INTERVENTION AREAS

Chioggia- North Adriatic Sea

Despite the Adriatic Sea is an hot spot of biodiversity, it also represents one of the most exploited basin of the Mediterranean Sea with fishery targeting both pelagic and demersal recourses, due to the use of many different fishing gears (Barausse et al., 2011).

Some fishing practices, such as bottom trawling, have caused a widespread decline in exploited fish stock and deep deupaperation of the local marine biodiversity

In particular, in Chioggia is located one of the most numerous and active fishing fleet of the entire Mediterranean Sea, constituted by over 200 fishing vessels.

Lampione Island-Strait of Sicily

Located in general protection zone of AMP Isole Pelagie, is a uninhabited small island(1,2kmq) 18 miles away from Lampedusa island, the major of the Archipelagos.

It is used for artisanal fishing (longline, line) and tourism activities (diving, snorkeling, fishing sportive etc) authorized by AMP year-by-year through specific rules.

In spite of these measures, illegal fishing (as trawl and illegal fishermen) is a persistent problem and it is difficult to limited its impact because a constant control and monitoring is very expensive for MPA and local authorities.

Carcharhinus plumbeus reappeared in this area at the beginning of the 2000 and during the last 15 years many groups have been regularly observed by recreational divers around Lampione island.

A stable population of the sandbar shark Carcharhinus plumbeus, a vulnerable species (IUCN red list) in the Mediterranean Sea, has been reported in shallow water of the Pelagie Islands MPA, particularly at Lampione Island where several scuba divers and fishermen informed about its presence since several decades.

Moreover, during last 5 years local fishermen reported approximately 50 accidental captures or sighting per year.

Amp Tavolara-Punta Coda Cavallo-North Eastern Sardinia waters

The Marine Protected Area of Tavolara (AMPT) is located in the NE of Sardinia and it overlooks the vast area represented by the Central Tyrrhenian Sea, characterized by a specific morphology of the seabed; in fact, there are numerous seamounts and canyons underwater and oceanographic phenomena such as upwelling. In the last 15 years different scientific and monitoring activities carried out by AMPT allowed to highlight the regular and numerous occurrence of different rare elasmobranch species inhabiting the AMP.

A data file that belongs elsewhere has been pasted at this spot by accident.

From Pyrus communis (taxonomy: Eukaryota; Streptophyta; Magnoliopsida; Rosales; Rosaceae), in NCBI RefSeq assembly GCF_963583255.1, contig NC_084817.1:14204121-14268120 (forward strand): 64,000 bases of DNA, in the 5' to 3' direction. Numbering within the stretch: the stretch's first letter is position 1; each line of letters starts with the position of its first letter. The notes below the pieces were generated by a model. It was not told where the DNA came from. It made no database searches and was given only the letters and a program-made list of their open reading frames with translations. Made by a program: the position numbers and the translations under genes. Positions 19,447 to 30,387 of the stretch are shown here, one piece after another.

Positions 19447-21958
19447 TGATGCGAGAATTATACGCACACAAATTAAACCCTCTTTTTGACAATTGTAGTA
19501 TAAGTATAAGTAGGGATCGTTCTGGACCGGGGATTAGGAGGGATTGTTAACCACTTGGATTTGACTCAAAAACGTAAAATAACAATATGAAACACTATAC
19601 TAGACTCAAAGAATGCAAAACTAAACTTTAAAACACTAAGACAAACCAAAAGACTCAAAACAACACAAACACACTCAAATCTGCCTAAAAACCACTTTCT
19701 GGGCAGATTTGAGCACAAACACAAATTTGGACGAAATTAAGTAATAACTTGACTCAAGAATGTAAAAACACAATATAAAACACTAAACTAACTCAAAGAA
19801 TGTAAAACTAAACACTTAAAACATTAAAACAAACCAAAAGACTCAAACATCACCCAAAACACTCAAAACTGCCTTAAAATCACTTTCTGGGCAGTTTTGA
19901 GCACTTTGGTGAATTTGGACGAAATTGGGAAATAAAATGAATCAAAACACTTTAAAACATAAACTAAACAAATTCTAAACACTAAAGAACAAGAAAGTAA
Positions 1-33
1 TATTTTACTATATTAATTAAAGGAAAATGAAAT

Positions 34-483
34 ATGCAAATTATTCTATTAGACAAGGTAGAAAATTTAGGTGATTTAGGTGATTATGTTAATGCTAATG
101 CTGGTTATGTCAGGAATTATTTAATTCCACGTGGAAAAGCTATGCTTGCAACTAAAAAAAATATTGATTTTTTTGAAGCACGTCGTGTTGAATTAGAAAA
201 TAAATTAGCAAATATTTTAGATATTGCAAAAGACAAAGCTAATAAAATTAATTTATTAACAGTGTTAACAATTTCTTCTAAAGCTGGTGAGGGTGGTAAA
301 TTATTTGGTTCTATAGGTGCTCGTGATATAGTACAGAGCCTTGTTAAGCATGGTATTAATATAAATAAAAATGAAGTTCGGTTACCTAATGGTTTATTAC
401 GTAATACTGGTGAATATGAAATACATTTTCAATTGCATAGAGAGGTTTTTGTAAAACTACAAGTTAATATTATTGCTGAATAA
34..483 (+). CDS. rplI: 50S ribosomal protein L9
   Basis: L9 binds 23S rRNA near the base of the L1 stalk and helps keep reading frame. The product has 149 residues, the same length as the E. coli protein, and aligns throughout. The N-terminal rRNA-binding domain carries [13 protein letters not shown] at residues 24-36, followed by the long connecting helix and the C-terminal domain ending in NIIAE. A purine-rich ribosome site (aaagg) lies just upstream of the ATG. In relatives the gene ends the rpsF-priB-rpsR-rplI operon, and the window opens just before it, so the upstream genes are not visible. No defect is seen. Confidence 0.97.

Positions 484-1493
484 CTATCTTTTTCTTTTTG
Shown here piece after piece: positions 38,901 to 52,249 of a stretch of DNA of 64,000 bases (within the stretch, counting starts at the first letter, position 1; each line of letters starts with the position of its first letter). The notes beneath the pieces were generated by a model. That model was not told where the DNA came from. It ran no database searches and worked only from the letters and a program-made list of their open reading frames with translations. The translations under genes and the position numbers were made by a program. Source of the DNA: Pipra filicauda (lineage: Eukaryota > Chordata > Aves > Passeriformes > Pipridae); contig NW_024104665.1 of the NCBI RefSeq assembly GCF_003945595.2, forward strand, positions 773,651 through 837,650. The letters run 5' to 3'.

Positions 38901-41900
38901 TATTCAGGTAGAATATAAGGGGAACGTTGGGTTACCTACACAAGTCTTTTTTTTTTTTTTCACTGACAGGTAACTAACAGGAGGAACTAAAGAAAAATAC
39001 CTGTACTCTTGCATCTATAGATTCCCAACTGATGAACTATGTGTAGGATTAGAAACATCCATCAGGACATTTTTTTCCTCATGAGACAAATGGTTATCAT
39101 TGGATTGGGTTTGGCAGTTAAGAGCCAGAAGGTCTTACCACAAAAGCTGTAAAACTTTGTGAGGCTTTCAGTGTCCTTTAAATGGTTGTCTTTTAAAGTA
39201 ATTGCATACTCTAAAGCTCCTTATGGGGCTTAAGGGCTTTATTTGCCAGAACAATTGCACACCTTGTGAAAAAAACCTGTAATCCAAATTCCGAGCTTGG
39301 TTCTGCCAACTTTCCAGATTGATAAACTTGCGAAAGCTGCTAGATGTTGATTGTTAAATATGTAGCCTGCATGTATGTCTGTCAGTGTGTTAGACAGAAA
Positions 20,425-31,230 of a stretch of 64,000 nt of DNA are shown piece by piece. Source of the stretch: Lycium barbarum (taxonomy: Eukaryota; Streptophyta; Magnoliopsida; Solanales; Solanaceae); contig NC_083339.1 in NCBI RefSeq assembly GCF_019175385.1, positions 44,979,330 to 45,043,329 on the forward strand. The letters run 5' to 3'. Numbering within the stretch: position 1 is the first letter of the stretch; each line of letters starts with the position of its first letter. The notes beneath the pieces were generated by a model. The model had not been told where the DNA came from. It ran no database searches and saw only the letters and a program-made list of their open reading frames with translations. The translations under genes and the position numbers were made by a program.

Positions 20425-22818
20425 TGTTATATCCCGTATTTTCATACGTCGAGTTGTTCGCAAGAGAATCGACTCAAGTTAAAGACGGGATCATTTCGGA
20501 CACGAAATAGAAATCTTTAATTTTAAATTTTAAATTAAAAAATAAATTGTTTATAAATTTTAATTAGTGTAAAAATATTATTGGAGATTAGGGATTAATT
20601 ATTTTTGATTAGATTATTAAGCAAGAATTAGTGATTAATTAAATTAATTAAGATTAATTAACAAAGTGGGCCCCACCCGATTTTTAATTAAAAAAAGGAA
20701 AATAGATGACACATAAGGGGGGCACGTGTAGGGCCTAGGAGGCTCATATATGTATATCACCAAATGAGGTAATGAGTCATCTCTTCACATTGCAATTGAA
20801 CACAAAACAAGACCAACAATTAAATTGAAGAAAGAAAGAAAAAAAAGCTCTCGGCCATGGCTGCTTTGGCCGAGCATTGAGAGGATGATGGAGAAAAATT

In particular, the AMPT evidenced the basking sharks, Cetorinhus maximus (a critically endangered species) in the waters of the AMPT of sea circumscribed by the AMPT overlooks the vast area represented by the Central Tyrrhenian Sea, characterized by a specific morphology of the seabed; in fact, there are numerous seamounts and canyons underwater and oceanographic phenomena such as upwelling.

Gallipoli, CirĂ² marina-Porto Ceasareo-Ionian Sea

The Ionian Sea is characterized by a narrow continental shelf with a steep slope, which allows a significant rise of deep water.

This hydrodynamism is the basis of the great biodiversity of this sector of the Mediterranean Sea, also consisting of the presence of a great variety of megavertebates, such as pelagic teleosts (sword fish, tuna), many sharks, cetaceans and marine turtles.

However, the Ionian Sea is also strongly exploited by demersal and pelagic professional fishery.

In this area evidence of overfishing has been observed since the mid-1980s.

Trawl and purse seine catches have declined in the Hellenic Ionian Sea over the last decade, suggesting a remarkable depletion of pelagic and demersal stocks, sharks included.

Cyprus-Levantine Sea

Cyprus, elasmobranches are strongly affected by the surface longline fishing and many species are near collapsed state.

Recent study by the partner MER and participation onboard in longline fishing vessels for three years has shown that elasmobranch species constitute around 5-10 % of the swordfish fishery.

Main bycatch shark species included blue shark (Prionace glauca), mako shark (Isurus oxyrinchus) and thresher shark (Alopias spp.).

The study of MER has also shown that Alopias superciliosus is more common in the eastern Mediterranean than previously thought, and a relatively common bycatch species in the longliners of Cyprus.